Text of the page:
Portable stoves - wood or gas? - Fiberglass RV


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Old 04-11-2018, 04:17 AM   #1
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Portable stoves - wood or gas?

I'm in two minds about my next outdoor purchase, a portable stove.

I've always heard great things about the Jetboil https://jetboil.johnsonoutdoors.com/...ystems/halfgen but it's pretty pricey.

I've also stumbled across various wood-burning stoves such as https://professionalcamping.com/quic...e-full-review/ but I'm unsure whether they would provide enough heat for all my cooking needs.

Would you recommend coughing up the extra cash for the gas stove or will the wood-burner be enough to cook my two meals a day?
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Old 04-11-2018, 06:21 PM   #2
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That quick stove is a fancy version of this $9 stove. https://www.amazon.com/Coghlans-9560...K0A3QWJT6&th=1

Same company has 72 packs of the heat tabs.

These stoves go back to around WW2 GI heat tab stoves one thing is the fumes are probably toxic, and they typically don't push a lot of heat. Good for some instant soup or instant coffee, or tea not so great for cooking a meal on unless it's heat water for freeze dried.

I carry the inexpensive one of those heat tab stoves in my day pack because the tabs can be used to start a fire in bad weather. Or for a quick cup of warm up. But as a main stove I have little interest in a stove with odd fuel that I probably won't find widely available. I would go with a single burner propane before a stove using an odd solid fuel.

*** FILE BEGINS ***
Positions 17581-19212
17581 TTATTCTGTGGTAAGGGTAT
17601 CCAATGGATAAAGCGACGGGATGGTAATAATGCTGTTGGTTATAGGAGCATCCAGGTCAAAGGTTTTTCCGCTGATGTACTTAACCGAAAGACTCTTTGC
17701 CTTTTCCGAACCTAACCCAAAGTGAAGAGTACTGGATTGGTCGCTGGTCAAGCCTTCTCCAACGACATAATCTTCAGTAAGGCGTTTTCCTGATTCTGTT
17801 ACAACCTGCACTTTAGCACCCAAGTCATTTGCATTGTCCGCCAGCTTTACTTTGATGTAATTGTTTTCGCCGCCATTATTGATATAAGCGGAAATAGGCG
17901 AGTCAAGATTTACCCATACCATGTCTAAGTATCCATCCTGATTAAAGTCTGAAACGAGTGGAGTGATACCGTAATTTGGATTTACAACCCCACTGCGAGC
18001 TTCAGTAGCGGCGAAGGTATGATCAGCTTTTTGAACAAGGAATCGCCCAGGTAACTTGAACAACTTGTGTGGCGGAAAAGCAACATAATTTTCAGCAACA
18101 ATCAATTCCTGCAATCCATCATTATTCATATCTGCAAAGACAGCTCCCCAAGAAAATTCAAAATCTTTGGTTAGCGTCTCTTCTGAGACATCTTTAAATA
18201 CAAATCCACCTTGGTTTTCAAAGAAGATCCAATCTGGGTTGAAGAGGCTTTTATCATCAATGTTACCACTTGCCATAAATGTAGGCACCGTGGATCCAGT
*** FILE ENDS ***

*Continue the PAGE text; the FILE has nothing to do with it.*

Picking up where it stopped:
Look into alcohol stoves a lot of models to pick from. Fuel widely available, car fuel deicer additive can be used comes down to it. As can pharmacy alcohol.
https://www.amazon.com/Solo-Alcohol-...ustomerReviews

Trangia is the granddaddy of the alcohol stove and stove kits. I might suggest drop the $15 to buy their most basic one, try it. If you like it get the larger kits, and you still have the small one as an extra burner or day pack stove.

https://www.amazon.com/Trangia-Spiri...3491830&sr=8-1

A whole assortment of Trangia stoves and kits.
https://www.amazon.com/Trangia/b/ref...se-bin=Trangia

On the single burner propane stove I mentioned earlier I would avoid the ones that go on top of a tank so the burner and pot are way up on top of a canister of propane. The ones with a burner and spider legs that attach with a short hose seem by far the safer choice in single burner propane.
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Old 04-11-2018, 06:38 PM   #3
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We tried a Coghlan's stove one year when fall camping in the BWCA. The temps were in the teens and it was windy .
We tried to make a pot of coffee , two hours later all we had was warm water . Summer time they work okay , winter time not so much.
I have been able to make coffee with an old fashioned Coleman stove in temps from 100 above to 30 below.
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Old 04-11-2018, 07:44 PM   #4
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Just my take on this topic, but as a kid, I remember growing up in the 50's with the old trusty Coleman pressurized white gas stoves, and you know what? That old technology can stay in the Smithsonian where it belongs. Besides having to carry a flimsy tin can of highly flammable gasoline around to fuel it, it always made the entire campsite reek of that gasoline smell, and everything I can ever remember that was made on it also reeked of gasoline. Yuk! No thanks.

Get yourself a good Propane stove. I have, and use, a couple of Camp Chef stoves, (a single burner and a two burner model,) and I have enjoyed them for many years. One of these stoves, and a light-weight composite Propane tank, and you're set.